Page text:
By KATHY KORENGEL
LAKE STEVENS — Two new parks may be built just east of the city next year. And the city council has passed a resolution that may give residents a say in how to fund them.
The council supports creation of a park and recreation service area that would follow the boundaries of the Lake Stevens School District. The resolution may lead to a bond measure to help fund proposed 40-acre and 12-acre parks on county land just east of Machias Road. The parks would provide nine new sports fields.
The council approved the resolution but stopped short of backing a last-minute proposal for a city-run skate park and youth center, although the resolution still supports funding for those projects. The city needed to approve the resolution before the Snohomish County Council can consider putting a bond measure before voters.
The city council "did not have enough information to feel comfortable supporting a youth center," Dave O’Leary, city administrator, said of the council’s decision. "They want more information, so we’ll go out and develop it for them."
Jim Mitchell, a longtime resident, urged the city to add funding for a youth center and skate park to the resolution, which only had asked for funding for the two parks. Mitchell said he was glad the council decided to support bonds for those projects, but thought the resolution wasn’t very strong.
Mitchell, a former state legislator, said he asked for the changes because the city is one of the few in the area with no youth center. He also said he supports a youth center because it could benefit all youths, not just those who play sports.
John Huber, a member of the Lake Stevens Junior Athletic Association who has been pushing for new ball fields for 10 years, said he was happy with the council’s decision but frustrated that the city had "attached strings" to the original resolution.
The motivation for the resolution originally came from the association. The organization serves more than 2,000 youths ages 6 to 18, said Huber, who is parks representative for the organization. It offers baseball, basketball, soccer and cheerleading.
To accommodate games, the association already borrows school fields and sometimes needs to play games late at night, Huber said. "We want our children home by 9 p.m.," he said.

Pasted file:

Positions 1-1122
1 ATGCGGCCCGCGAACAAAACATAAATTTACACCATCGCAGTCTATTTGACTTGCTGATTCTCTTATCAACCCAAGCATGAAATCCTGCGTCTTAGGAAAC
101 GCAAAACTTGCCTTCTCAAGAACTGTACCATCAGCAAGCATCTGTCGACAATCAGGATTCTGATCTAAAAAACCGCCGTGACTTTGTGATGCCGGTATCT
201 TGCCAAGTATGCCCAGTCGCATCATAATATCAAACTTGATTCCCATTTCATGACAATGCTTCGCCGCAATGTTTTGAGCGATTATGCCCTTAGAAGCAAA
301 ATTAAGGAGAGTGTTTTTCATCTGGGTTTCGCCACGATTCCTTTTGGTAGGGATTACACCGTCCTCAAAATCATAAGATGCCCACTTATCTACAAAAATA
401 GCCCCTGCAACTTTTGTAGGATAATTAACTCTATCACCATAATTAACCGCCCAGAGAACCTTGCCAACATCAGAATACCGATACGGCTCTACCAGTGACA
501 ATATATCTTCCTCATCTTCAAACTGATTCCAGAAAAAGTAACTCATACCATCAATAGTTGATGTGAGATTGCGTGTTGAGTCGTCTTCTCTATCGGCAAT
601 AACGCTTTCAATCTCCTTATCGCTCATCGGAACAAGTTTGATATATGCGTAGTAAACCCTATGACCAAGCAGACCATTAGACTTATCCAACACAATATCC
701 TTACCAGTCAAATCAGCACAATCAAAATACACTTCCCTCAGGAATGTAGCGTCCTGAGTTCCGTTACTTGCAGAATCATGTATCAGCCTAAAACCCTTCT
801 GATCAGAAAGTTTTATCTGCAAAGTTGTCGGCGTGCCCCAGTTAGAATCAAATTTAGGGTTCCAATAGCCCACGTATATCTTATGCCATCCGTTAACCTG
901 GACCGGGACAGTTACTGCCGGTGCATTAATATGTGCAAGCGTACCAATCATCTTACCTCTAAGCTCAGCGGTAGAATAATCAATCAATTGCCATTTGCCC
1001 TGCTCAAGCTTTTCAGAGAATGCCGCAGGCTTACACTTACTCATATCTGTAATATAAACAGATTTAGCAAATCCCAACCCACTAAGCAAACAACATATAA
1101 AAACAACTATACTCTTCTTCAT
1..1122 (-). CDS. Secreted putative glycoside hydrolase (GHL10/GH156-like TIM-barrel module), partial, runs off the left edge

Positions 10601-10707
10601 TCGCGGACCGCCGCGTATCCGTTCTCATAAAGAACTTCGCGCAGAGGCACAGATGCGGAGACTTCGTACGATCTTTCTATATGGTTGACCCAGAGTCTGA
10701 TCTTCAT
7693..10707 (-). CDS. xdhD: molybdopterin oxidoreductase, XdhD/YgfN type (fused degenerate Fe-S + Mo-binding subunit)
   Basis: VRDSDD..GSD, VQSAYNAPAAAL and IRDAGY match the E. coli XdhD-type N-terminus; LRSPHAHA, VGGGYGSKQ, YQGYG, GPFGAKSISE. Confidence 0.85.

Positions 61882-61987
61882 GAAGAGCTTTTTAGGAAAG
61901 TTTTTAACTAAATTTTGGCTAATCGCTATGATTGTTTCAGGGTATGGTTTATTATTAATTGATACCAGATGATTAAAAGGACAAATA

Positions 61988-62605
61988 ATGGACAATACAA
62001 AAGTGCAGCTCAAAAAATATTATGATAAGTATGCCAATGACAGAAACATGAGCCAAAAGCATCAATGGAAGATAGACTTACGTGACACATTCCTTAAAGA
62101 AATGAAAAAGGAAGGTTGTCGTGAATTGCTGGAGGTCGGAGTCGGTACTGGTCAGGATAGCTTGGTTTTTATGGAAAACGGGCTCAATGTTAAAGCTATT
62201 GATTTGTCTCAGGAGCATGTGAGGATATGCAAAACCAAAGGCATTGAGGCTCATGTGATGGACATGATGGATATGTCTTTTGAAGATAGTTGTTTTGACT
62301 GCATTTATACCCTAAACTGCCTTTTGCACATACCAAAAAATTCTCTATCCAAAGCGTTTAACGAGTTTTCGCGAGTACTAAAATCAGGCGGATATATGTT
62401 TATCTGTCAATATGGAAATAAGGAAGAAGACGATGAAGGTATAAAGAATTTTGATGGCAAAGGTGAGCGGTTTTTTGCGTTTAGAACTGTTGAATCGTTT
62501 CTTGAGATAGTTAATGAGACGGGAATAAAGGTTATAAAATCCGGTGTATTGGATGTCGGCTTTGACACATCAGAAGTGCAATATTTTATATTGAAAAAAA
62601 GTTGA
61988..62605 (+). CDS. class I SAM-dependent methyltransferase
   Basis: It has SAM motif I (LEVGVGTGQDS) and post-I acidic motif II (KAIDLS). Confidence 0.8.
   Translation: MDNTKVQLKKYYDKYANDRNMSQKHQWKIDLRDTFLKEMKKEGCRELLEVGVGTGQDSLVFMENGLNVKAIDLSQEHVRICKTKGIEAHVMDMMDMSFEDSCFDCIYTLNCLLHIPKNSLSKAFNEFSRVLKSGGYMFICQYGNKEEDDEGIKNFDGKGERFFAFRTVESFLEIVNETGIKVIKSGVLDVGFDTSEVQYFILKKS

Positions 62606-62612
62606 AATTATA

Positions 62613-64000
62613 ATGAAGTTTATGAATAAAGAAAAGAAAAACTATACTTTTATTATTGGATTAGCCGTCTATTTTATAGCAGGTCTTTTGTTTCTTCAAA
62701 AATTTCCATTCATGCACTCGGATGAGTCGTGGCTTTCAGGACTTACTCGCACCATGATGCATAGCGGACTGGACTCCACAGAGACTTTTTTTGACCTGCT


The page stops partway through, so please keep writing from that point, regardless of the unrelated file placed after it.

The Snohomish County Parks Department had offered the association the use of the two proposed park sites that the county owns.
The master plan for the parks includes three baseball fields, four football/soccer fields, two basketball courts and a picnic area on the 40-acre site. The smaller 12-acre site would have a ball field, trail and wetlands viewing area.
In addition, the department has offered $3 million for site development, said Marc Krandel, park planning supervisor with the Snohomish County Parks and Recreation Department.
The department has estimated it will take another $4 million to finish the larger park, and $3 million more to build the smaller park, Krandel said.
With or without additional funding, the county plans to break ground on the larger park next summer, and if no further funds become available, to put in only a few fields. Restrooms, lighting and a concession stand, as well as development of the smaller park, would have to wait for further funding.
A possible bond measure is actually several steps off, Krandel said, although the association hopes to bring a measure to voters by February.
Krandel estimated $4 million in bonds would add about 25 cents per $1,000 of assessed value, or $50 per year, to the property taxes on a $200,000 house. A $7 million bond would add another 45 cents of property tax per $1,000 of assessed value, or $90 per year, for $200,000 homes in the recreation service area.
Krandel said he will meet with the local fire district to seek its approval of the new service area. The school district has already approved the service area. But the county council would have to put creation of a new service area before the voters.
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